Due to a problem with the tracks, the rail shuttle from Utrecht Centraal to Utrecht Maliebaan station will not run until further notice.

Hondekop (Mat '54)

Object number 1006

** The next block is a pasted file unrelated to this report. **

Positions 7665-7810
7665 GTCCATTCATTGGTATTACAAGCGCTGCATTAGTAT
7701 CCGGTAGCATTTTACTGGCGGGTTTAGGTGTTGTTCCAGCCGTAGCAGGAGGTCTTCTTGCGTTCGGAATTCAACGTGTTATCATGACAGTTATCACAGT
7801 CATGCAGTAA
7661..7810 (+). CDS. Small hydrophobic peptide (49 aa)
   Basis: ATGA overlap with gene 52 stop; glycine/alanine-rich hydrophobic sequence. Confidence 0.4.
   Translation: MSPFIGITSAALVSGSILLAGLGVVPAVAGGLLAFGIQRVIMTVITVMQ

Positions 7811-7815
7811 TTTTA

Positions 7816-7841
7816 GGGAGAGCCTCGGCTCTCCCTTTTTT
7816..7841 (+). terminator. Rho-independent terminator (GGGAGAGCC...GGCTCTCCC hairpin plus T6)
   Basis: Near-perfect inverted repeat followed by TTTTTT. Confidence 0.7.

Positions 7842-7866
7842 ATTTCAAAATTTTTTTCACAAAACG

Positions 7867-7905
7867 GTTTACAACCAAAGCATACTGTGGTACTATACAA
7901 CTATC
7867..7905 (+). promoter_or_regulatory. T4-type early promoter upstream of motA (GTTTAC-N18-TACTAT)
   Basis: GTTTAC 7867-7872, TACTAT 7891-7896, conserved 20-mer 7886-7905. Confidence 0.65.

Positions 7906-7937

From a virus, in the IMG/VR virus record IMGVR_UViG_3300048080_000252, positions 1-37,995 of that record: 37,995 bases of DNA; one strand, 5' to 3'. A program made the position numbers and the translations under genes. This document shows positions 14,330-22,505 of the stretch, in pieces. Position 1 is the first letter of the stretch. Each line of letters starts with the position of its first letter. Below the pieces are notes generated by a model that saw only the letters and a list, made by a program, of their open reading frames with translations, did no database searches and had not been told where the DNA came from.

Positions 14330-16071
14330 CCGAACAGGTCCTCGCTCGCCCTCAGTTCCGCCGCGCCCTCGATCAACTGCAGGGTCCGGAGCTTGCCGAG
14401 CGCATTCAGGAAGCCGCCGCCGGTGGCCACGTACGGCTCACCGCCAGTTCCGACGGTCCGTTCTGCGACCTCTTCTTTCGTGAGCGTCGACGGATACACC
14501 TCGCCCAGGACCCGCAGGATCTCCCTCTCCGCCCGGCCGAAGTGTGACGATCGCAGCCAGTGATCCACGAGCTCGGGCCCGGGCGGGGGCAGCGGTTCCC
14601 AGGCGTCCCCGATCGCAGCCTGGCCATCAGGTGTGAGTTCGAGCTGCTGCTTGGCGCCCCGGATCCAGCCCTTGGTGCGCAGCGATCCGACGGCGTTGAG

A train with the snout and droopy eyes of a loyal dog. When the Mat ’54 was introduced in the late 1950s, it caused quite a stir. Its robust form made it look very different than the older streamlined models. The shape of the driver’s cab quickly earned it the nickname Hondekop (Dog nose). The new design was intended to better protect the engine driver in case of a collision, as they would now be sitting higher up and further to the rear of the cab. The slanted side windows allow the engine driver to make eye contact with the conductor on the platform. The Hondekop is a rather heavy engine and therefore offers a smooth, although its weight does give it trouble when trying to accelerate quickly. During the 1970s, the Hondekop was the most important train in the intercity rail network. Intercity trains with 14 cars were not unusual. While the NS386 was decommissioned in 1996, it continues to operate for the Railway Museum to this very day.